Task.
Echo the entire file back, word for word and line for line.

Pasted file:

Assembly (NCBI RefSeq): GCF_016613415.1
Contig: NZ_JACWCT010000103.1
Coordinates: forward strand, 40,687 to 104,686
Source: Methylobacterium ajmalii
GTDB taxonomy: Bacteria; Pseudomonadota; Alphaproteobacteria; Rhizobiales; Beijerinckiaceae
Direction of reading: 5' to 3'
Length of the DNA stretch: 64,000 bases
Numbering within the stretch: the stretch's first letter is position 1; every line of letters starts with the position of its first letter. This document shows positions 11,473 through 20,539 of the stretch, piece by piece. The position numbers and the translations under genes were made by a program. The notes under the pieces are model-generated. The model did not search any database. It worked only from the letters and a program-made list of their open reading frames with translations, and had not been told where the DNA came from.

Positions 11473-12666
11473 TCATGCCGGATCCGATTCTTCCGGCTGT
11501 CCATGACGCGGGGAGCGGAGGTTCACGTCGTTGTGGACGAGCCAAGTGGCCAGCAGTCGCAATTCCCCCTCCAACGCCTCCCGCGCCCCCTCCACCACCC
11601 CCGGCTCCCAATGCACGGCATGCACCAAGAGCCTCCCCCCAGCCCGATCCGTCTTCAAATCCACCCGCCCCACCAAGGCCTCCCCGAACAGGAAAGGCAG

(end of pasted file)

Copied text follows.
Assembly (NCBI RefSeq): GCF_016613415.1
Contig: NZ_JACWCT010000103.1
Coordinates: forward strand, 40,687 to 104,686
Source: Methylobacterium ajmalii
GTDB taxonomy: Bacteria; Pseudomonadota; Alphaproteobacteria; Rhizobiales; Beijerinckiaceae
Direction of reading: 5' to 3'
Length of the DNA stretch: 64,000 bases
Numbering within the stretch: the stretch's first letter is position 1; every line of letters starts with the position of its first letter. This document shows positions 11,473 through 20,539 of the stretch, piece by piece. The position numbers and the translations under genes were made by a program. The notes under the pieces are model-generated. The model did not search any database. It worked only from the letters and a program-made list of their open reading frames with translations, and had not been told where the DNA came from.

Positions 11473-12666
11473 TCATGCCGGATCCGATTCTTCCGGCTGT
11501 CCATGACGCGGGGAGCGGAGGTTCACGTCGTTGTGGACGAGCCAAGTGGCCAGCAGTCGCAATTCCCCCTCCAACGCCTCCCGCGCCCCCTCCACCACCC
11601 CCGGCTCCCAATGCACGGCATGCACCAAGAGCCTCCCCCCAGCCCGATCCGTCTTCAAATCCACCCGCCCCACCAAGGCCTCCCCGAACAGGAAAGGCAG